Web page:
Americans more likely now than ever before to consider once taboo behaviors morally acceptable, especially when it comes to homosexuality
A new survey of over 1,000 U.S. adults has confirmed that Americans are more likely now than ever before to consider once taboo behaviors morally acceptable, especially when it comes to homosexuality.
According to Gallup, which has been tracking statistics on Americans’ “values and beliefs” since the early 2000s, nearly two-thirds of Americans now say they consider homosexual behavior “morally acceptable,” compared with fewer than half of Americans surveyed in 2001. The trend reflects a growing number of adults who now say they believe sexual preference is an inborn trait: more than half of those surveyed this month said they believe gays and lesbians are “born that way” – a first in the history of Gallup’s polling on the issue.
Considering the unprecedented media saturation concerning gay and lesbian issues of late, it is perhaps unsurprising that Americans vastly overestimate the number of their fellow citizens who identify as homosexual. On average, survey respondents estimated that roughly a quarter of the U.S. population is gay – a far cry from Gallup’s own poll numbers, which show that only 3.8 percent of Americans actually consider themselves lesbian, gay, bisexual or transgender.
The massive cultural shift in opinion regarding the origin and moral acceptability of homosexual behavior has inevitably led to a drastic increase in support for gay marriage. 60 percent of those surveyed this month said they support laws redefining marriage to include same-sex couples – an all-time record high, and a five-point jump from last year’s statistics.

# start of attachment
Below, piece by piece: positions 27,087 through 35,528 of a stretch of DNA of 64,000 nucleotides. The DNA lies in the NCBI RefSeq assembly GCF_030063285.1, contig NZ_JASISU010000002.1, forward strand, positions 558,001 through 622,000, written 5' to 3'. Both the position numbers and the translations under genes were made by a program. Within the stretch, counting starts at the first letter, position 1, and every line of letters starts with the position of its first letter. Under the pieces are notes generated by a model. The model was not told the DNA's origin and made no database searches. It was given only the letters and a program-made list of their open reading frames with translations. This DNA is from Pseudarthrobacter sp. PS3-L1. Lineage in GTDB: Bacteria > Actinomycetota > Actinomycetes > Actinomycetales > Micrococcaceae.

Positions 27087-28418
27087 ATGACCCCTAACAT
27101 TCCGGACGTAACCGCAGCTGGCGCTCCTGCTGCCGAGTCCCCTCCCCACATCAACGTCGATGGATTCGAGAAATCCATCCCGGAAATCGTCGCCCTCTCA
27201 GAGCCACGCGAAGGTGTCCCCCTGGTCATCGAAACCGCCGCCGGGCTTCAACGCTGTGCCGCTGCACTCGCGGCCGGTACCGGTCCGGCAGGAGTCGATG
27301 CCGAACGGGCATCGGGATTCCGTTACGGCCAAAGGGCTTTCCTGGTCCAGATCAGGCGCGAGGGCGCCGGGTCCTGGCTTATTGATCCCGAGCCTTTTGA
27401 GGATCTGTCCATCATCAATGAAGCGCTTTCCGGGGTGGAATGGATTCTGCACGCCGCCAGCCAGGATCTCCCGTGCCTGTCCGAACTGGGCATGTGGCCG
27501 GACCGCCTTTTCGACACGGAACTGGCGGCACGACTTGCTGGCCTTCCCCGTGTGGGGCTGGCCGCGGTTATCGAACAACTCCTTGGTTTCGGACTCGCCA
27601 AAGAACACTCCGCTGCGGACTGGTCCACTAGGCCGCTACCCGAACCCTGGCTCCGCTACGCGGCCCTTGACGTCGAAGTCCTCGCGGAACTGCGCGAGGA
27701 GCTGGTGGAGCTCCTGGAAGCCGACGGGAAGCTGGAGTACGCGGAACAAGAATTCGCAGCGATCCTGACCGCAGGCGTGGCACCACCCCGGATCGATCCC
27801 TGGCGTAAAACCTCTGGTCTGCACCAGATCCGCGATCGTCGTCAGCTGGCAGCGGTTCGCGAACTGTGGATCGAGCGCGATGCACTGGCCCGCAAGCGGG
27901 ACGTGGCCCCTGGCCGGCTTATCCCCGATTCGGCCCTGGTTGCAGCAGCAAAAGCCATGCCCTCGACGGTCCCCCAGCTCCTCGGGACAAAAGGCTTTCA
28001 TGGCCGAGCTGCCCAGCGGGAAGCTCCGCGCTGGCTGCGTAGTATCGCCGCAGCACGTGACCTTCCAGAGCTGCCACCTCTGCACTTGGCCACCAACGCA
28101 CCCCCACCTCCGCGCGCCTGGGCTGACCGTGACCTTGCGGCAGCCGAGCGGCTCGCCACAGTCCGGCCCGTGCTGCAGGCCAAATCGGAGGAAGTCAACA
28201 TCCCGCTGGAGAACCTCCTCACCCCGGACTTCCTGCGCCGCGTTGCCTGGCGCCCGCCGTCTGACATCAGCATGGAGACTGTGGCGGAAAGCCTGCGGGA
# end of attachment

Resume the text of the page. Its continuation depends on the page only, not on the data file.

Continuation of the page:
Homosexuality isn’t the only social issue on which Americans are trending leftward. Also on the rise is acceptance of out-of-wedlock sex and childbirth, which both enjoyed greater than 60 percent support by those surveyed. Meanwhile, marriage is no longer seen as a lifetime commitment for the overwhelming majority of Americans – 71 percent of those surveyed said divorce is morally acceptable.
More surprising were drastic jumps in support for a couple of practices that are not only unpopular and socially taboo, but outright illegal in many places. The rates of acceptance for both polygamy and human cloning have more than doubled since the start of the millennium. For the moment, both remain unpopular, with acceptance rates only in the teens, but the rapid rise from single-digit support just a few years ago could be a harbinger of things to come.
Meanwhile, at least one issue remains as deadlocked as ever: Abortion. On the morality of ending unborn life, the nation remains roughly split. According to Gallup, 45 percent of those surveyed said abortion is morally okay, while 42 percent said they disapprove – a statistical dead heat, since the poll has a margin of error of + or – 5 percentage points.
On most other life issues, however, the nation has continued to drift to the left. Fully 68 percent of Americans said they support legalized euthanasia, a ten percent jump from 2014. Suicide of the old-fashioned do-it-yourself variety enjoyed a small uptick in acceptance, as well. And 64 percent of survey respondents said it’s okay to experiment on human embryos, even if the experimentation kills the embryo. Among the life issues, only the death penalty saw a shift in American attitudes in the direction of protecting life – support for the practice fell three percent, from 63 percent to 60 percent. (It’s worth noting that Gallup considers this, too, to be a shift to the political left.)
Other issues examined by the Gallup poll included American attitudes toward pornography, gambling, animal rights, teenage sex, and extramarital affairs. For a summary of the survey’s findings, click here. To download the complete survey from Gallup, click here (PDF download).